My Lords, one of the main reasons why I posed this supplementary question is that the Chislet coalfield in Kent is right on the edge of the South Coast. There may be a similar position there to the situation on the North-East coast, where a geological survey has enabled estimates to be made of the amount of coal that is lying under the North Sea bed at this moment. Men are working under the sea to bring that coal to the surface.


My Lords, the noble Lord may know that since April, 1971, detailed studies have been going on. We expect them to be completed about June of this year, after which, as the House is aware, the Government will be publishing a White Paper. The noble Lord can rest assured that knowledge and thought have gone into the Green Paper. I repeat that the studies have been in depth.


My Lords, may I ask the Government to instigate a full debate on the whole question of the necessity of the Channel Tunnel? As I understand it, to transport a car from here to France is going to be three times more expensive with the Channel Tunnel. Unless we can make the Channel Tunnel a feasible proposition I feel—




My Lords, is my noble friend aware that his Answer will give disappointment to a large number of people? Has my noble friend considered the effect of a serious accident in a tunnel of this kind, quite apart from the risks of claustrophobia? Will he give consideration to the fact that a bridge would carry far more cars and other transport in the busy summer season?—and surely one of the ideas is to encourage the tourist trade. Will he re-think this matter carefully before coming to a final decision?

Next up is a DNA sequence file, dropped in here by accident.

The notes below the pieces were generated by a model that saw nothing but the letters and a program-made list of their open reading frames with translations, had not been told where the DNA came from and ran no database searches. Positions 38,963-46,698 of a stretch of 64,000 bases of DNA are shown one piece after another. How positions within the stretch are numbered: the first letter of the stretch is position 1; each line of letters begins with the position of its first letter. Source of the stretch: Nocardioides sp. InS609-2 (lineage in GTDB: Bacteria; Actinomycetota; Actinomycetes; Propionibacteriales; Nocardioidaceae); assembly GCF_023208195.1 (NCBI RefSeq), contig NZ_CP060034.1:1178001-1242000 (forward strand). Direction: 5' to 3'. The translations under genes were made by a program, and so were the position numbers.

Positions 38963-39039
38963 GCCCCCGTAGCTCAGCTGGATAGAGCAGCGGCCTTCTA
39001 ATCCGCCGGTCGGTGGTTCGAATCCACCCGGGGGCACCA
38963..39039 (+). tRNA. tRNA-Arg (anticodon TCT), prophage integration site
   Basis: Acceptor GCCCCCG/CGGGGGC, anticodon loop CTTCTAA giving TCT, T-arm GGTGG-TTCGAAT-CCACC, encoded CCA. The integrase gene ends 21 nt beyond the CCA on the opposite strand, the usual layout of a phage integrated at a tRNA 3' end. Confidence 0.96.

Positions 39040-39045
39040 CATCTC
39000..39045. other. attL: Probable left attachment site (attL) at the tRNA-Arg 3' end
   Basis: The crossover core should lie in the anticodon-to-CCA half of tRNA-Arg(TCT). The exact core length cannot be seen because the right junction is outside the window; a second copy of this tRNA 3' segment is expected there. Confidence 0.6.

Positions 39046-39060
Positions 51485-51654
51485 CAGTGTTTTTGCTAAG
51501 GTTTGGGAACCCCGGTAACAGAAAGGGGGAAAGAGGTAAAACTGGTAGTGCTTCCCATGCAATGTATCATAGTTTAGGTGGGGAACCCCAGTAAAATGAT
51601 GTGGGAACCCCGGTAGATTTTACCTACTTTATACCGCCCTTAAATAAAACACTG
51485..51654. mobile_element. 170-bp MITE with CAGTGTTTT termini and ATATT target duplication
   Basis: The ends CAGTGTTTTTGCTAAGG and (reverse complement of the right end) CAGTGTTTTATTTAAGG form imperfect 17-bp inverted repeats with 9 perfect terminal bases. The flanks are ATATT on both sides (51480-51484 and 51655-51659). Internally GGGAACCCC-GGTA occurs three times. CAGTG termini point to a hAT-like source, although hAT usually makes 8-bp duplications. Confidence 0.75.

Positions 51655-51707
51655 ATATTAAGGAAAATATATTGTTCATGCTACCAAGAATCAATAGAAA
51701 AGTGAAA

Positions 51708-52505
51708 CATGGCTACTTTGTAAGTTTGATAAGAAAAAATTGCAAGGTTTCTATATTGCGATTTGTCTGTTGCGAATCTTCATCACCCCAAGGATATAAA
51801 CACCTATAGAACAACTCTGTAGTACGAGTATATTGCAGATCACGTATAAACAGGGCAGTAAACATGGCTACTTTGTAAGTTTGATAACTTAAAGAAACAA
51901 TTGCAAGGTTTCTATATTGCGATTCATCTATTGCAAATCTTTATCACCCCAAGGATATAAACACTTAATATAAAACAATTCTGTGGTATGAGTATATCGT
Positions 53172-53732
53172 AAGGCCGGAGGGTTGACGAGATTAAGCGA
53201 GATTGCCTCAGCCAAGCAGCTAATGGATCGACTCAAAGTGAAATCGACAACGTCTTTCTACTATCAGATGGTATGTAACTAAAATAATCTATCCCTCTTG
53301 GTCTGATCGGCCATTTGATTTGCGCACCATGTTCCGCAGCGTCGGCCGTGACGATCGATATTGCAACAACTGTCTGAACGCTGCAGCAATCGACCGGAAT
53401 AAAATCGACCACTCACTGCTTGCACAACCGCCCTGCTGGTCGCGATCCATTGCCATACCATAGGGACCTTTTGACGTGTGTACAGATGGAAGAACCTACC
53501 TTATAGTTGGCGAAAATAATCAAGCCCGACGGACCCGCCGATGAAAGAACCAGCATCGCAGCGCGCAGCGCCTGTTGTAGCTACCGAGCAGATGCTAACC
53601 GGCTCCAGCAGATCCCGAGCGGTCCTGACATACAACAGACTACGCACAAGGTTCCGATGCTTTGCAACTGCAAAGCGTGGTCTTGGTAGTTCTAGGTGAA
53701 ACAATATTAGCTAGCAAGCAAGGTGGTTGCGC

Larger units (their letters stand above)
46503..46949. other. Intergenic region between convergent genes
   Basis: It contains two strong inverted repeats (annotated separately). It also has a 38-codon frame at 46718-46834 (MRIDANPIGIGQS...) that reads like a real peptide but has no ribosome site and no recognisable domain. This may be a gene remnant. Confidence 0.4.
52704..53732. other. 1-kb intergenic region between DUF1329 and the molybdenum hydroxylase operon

My Lords, my answer to my noble friend and to the noble Lord, Lord Nunburnholme, is that I think the noble Lords have not fully read or digested the Green Paper. Regarding accidents, it is confidently felt that there is far less risk of accident with a rail tunnel than with a bridge which would be liable to navigational accidents. On the matter of claustrophobia, when you are travelling in a train at a fixed speed, with no fumes, there is far less chance of claustrophobia then when you are driving and dealing with the problem of exhaust fumes. Regarding the amount of vehicles taken through, I think I am right in saying that it is the belief of the people who made a study of this subject that as many vehicles will travel through the tunnel with greater safety and greater speed than they would on a bridge.


My Lords—


My Lords, I hesitate to interrupt my noble friend, but the noble Lord, Lord Popplewell, remarked that this matter had been under discussion, or under consideration, for 170 years. We might be in some danger of going on, by question and answer, for 170 years. I suggest to your Lordships that this might be a subject more fitting for a debate. I understand that this matter is being discussed through the usual channels.